40 years ago today, Lyndon Johnson signed the Civil Rights Act into law. I was two years old at the time and Jill was not yet 4 months old. We grew up in the shadow of this event which, perhaps more than any other legislative action in American history, has had the greatest positive effect on the nation as a whole.
One of the great tragedies of Lyndon Johnsonís life was that the Vietnam War completely overshadows the enormous accomplishment he can claim for originating and championing the Civil Rights Act of 1964. There are many heroes in this battle for civil rights, but in this particular offensive, Johnson was THE great leader.
History gives Lyndon Johnson most of the blame for the Vietnam war which was a conflict he did not start and despite his best efforts, was increasingly unable to end either militarily or politically. I donít care to debate this. All wars are bad even when there is no other choice but to fight them. War is an inevitable human trait which, in the long run, accomplishes little other than to make us all a little more miserable. So, I will skip this horrible and gray area of history and focus on the positive.
By the time Johnson took the oath of office, he had decades of hardscrabble political skirmishes behind him. As a battle hardened politician, he had mastered all the tactics and possessed every weapon necessary to carry forth ANY policy he wanted. But of all the things he could have done, he chose to make America a little fairer, a little freer, a little more with Liberty and Justice for All.
He could have used the sympathy of the nation, still mourning President Kennedyís death, to do just about anything. After all, President Kennedy had been assassinated a mere five days prior to Johnson announcing his intention to pursue the Civil Rights Act. Because of the assissination, dramatic action was expected--required evenóof Kennedy' successor.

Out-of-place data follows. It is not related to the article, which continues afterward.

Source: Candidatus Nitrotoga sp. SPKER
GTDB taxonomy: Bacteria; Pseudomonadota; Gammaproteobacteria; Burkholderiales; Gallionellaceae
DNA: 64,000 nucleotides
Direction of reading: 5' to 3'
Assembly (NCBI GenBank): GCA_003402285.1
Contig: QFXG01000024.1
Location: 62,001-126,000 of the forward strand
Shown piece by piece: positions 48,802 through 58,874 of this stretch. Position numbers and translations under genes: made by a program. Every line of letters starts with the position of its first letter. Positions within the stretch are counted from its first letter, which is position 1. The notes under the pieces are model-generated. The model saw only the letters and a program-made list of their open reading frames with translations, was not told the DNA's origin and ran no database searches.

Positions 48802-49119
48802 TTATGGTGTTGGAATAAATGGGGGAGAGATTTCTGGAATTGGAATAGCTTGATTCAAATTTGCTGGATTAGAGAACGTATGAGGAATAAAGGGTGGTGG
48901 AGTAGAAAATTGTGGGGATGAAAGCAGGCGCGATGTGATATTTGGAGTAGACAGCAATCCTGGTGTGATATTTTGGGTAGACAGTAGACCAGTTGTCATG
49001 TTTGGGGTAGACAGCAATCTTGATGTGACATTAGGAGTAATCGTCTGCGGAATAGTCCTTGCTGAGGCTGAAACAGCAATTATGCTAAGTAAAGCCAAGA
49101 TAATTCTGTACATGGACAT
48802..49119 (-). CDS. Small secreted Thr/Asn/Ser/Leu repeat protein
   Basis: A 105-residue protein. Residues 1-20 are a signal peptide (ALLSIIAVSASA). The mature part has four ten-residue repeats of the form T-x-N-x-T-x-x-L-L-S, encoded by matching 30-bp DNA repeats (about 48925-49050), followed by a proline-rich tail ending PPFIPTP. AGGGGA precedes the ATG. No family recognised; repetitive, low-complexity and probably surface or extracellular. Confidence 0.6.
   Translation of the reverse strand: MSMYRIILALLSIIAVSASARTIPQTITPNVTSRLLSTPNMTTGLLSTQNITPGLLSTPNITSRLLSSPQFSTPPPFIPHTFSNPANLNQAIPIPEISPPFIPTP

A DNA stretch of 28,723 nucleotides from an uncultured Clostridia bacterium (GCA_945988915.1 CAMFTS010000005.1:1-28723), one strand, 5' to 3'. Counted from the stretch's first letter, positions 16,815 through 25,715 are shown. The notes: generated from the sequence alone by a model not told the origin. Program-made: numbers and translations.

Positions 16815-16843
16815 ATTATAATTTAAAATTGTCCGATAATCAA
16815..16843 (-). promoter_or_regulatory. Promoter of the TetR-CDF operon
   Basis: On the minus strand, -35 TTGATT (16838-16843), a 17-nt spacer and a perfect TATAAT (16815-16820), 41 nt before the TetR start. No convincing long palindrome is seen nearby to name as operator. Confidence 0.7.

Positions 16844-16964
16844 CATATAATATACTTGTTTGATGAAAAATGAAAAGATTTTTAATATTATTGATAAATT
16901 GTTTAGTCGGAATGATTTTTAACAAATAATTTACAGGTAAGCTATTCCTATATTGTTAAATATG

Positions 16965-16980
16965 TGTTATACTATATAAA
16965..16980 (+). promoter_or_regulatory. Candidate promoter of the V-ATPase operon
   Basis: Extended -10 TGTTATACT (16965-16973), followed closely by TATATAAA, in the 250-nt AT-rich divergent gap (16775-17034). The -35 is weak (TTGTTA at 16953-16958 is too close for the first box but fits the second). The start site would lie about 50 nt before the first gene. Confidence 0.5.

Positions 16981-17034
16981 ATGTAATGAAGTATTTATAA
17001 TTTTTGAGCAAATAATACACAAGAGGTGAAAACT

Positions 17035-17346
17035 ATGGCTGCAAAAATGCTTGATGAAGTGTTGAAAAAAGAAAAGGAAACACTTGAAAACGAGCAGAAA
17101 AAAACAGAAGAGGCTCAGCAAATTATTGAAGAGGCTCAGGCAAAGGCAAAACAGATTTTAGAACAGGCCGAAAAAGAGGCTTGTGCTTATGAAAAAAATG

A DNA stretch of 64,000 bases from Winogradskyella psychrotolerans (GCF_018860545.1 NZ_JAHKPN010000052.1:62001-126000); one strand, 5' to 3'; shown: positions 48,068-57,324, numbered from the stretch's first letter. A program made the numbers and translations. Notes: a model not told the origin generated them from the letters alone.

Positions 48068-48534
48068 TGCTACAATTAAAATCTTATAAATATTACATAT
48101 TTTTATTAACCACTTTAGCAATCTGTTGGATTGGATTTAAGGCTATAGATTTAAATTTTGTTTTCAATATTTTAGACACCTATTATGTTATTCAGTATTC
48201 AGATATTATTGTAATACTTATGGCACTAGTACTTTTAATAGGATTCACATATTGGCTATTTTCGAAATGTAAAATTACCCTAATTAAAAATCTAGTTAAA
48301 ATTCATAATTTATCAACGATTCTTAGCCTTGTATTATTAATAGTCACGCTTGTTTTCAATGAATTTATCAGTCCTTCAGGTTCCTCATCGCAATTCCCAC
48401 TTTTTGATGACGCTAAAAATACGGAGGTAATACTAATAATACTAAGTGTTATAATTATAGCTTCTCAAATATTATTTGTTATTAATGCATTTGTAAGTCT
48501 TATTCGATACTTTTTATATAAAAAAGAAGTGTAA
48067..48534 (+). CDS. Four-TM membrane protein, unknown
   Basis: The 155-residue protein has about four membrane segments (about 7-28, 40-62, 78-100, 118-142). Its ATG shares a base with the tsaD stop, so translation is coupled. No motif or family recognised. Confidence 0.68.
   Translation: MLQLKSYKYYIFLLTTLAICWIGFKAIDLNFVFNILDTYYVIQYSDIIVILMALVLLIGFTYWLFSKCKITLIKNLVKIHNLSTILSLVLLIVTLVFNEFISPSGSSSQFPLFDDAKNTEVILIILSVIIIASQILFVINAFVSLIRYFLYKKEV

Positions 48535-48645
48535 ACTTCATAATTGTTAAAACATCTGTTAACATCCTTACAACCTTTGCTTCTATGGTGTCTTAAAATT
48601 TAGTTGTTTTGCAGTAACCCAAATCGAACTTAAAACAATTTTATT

Johnson could have declared martial and clamped down on civil liberties in an unprecedented way. He wouldnít have been the first president to do this in reaction to tragedy. Johnson could have declared a war on our nearest worst enemy--Cuba. Links between the assassination and Cuba could have been made credible and the angry mobís bloodlust might have been tremendously satisfied with this.
Johnson could have put forward policy or doctrine that filled the pockets of his cronies at the expense of the poor and middle class. Far too many politicians make this their primary and sometimes only real action.
Johnson could have used the his great opportunity to oppress, to impoverish, to move us farther away from the goals of Life, Liberty, and the Pursuit of Happiness. He could have done so many easier and less controversial things but instead he chose to harness all his talent, skill, and political capital to make the Civil Rights Act of 1964 a reality.
40 years later, it seems an amazing and not entirely likely or inevitable choice. It certainly wasnít the thing that most endeared him to the American Public. In 1964 Civil Rights was the wedgiest of wedge issues and America was firmly divided over the issue.